My prediction would be that you’ll find some remarkable stories–people in fragile condition whose community doctors did not really know they were out of the hospital or doctors who were unfamiliar with the patient’s situation and medications; people who could not afford the treatment prescribed; and people who simply greatly misunderstood what they were to do. (I recall the patient who told me about having to eat fresh vegetables for his heart – whereupon he opened a fresh can of peas every day!) Those stories will greatly help you galvanize the will to move ahead.  And you’ll have a process and form that you can persuade the quality improvement team at each hospital to do: Perhaps at large hospitals, five each week for four weeks and at small hospitals, five in the month.  Within a month, you’d have enough data and stories to build the endeavor, and continuing to collect the data provides rapid feedback about progress. Pick a lead intervention or two and get it tested and underway!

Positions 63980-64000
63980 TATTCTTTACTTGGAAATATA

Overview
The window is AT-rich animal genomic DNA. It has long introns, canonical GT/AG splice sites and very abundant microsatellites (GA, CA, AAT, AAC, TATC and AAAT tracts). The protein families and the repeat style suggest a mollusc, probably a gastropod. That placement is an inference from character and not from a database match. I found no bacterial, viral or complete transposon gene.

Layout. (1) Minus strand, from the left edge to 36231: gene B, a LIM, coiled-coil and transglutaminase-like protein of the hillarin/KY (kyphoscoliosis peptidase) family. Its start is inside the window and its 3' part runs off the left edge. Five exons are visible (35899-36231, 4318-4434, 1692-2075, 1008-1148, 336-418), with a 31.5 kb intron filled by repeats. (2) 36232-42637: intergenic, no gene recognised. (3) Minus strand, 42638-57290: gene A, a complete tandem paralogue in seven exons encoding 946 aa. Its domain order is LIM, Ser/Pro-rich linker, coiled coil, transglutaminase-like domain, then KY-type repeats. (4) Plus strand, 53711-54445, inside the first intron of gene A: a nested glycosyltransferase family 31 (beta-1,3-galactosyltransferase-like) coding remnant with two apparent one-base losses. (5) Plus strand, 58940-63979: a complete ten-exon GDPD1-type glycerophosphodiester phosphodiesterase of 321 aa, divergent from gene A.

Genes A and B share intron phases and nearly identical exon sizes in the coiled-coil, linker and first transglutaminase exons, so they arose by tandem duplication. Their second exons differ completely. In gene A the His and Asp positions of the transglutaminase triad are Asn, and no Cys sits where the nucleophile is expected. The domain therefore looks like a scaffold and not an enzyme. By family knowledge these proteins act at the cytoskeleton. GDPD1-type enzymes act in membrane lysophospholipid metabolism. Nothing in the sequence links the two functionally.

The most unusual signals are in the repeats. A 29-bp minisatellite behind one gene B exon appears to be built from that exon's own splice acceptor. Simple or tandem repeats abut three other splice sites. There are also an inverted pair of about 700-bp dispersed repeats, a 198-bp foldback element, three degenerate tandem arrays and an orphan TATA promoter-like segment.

You are likely to find a certain sense of chaos– that there is a lot of “catch as catch can” processing with thorough unreliability on all sides. If this is the case, your coalition might well work on standardizing the process simply so that it is reliable.  You may find that the issues affecting the frail elders are different from those affecting younger populations– more complexity and fragility in the elders and more lack of access or barriers arising from mental illness in the younger.  Whatever you find, this is the “root cause analysis” that you’ll need to decide priorities and to apply for CCTP funds.

Key words: root cause analysis, reviewing readmissions, discharge record review, quality improvement tools, CCTP funding

Jul 222011

Community coalitions can be an effective way to engage diverse stakeholders in achieving common goals. Establishing such coalitions to address problems in care transitions is likely to be an essential tool for ensuring that such transitions become routinely good. Shortcomings in transitions today reflect larger, systemic problems that can best be addressed by community organizations working together. Indeed, no single organization will be able to resolve the broader issues, or work on its own to improve care transitions. It will truly take a village to make transitions safe, effective, and routine.